Would you take a photo of yourself spreading your spouse’s ashes?

One man did and shared it on Reddit, where 200,000 people were emotionally moved – many of them to tears. So, why did I feel so weird about it?

User specialdialingwand1 felt the same way I did, and left a comment under the photo explaining why: “remember when you could just fully be in the moment without thinking about how you were gonna capture it, share it, record it? This sort of thing just seems to undermine the authenticity of it.”

With the ubiquitousness of smartphones, society has come to accept that enjoying a moment and photographing it now go hand in hand, but does that latter really enhance the former?

Like eating a bag of chips while reading something engaging, it feels like you’re enjoying both – until your hand brushes the bottom of the bag, and you wonder where all the chips went because you barely tasted anything.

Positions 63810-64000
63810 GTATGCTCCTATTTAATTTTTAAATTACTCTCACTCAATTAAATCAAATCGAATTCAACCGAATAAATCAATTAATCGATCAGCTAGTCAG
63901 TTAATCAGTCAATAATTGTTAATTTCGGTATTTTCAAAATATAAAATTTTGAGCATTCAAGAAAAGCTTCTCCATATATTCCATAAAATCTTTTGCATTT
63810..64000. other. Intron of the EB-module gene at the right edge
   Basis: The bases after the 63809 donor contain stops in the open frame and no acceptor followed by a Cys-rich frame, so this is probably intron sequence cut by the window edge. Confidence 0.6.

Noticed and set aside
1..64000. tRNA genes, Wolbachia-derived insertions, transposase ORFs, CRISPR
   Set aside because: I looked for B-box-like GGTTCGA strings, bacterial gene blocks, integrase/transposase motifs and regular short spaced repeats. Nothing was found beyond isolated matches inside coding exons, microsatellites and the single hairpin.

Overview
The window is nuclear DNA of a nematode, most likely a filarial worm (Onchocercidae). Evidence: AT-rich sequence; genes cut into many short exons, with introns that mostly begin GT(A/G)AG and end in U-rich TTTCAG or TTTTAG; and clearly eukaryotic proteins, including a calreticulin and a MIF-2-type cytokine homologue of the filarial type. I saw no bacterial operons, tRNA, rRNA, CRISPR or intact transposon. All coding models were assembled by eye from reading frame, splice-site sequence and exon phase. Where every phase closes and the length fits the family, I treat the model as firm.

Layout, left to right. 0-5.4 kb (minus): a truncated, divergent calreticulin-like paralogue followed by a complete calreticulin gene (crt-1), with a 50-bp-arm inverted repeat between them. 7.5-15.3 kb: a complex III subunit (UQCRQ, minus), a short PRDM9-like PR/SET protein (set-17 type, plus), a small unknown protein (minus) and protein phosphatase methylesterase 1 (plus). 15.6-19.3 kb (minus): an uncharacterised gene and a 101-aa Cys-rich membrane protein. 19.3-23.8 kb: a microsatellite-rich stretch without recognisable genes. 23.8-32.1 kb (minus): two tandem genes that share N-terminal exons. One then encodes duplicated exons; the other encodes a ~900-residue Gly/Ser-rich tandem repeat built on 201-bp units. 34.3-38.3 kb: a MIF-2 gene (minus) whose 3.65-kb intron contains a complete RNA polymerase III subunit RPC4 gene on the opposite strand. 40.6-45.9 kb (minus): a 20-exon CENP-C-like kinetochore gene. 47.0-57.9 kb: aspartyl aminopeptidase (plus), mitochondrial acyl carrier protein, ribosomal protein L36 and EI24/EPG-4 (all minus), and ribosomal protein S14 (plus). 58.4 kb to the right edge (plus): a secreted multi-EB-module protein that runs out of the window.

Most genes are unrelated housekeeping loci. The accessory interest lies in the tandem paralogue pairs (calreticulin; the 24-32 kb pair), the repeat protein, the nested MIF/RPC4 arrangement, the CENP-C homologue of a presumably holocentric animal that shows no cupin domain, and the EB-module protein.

Non-presence in a moment is unsettling when we recognize it. And it’s something I’ve been recognizing a lot lately.

You might think that a travel blogger who makes a living capturing moments and sharing them online has no right to comment, but it’s precisely because I do it so often, and understand the effect it has, that I feel compelled to.

Does photographing a moment dilute its authenticity? Is there a difference between capturing it on camera and experiencing it fully?

I believe it does, and there is, and that I’m dwelling on this at 1 am because popular wisdom expounds that we dislike in others what we see in ourselves.

Over-capturing every trip, and city, and beautiful thing I see splits those moments into two pieces, both less vibrant than what they could be. My experiences were diluted, and it bothers me that even knowing this it’s still difficult to strike a balance and put the camera down.

But life’s a work in progress, and I’m working on it.

No matter how significant a moment is, our memories of it won’t last forever. So, it’s understandable that we take photos. But aren’t these, too, bound to get lost on a forgotten hard drive or locked behind a forgotten password eventually?

Our memories will fade and tech will change, so all we truly have is the present moment. And if we’re not present in it, then we have nothing at all. 


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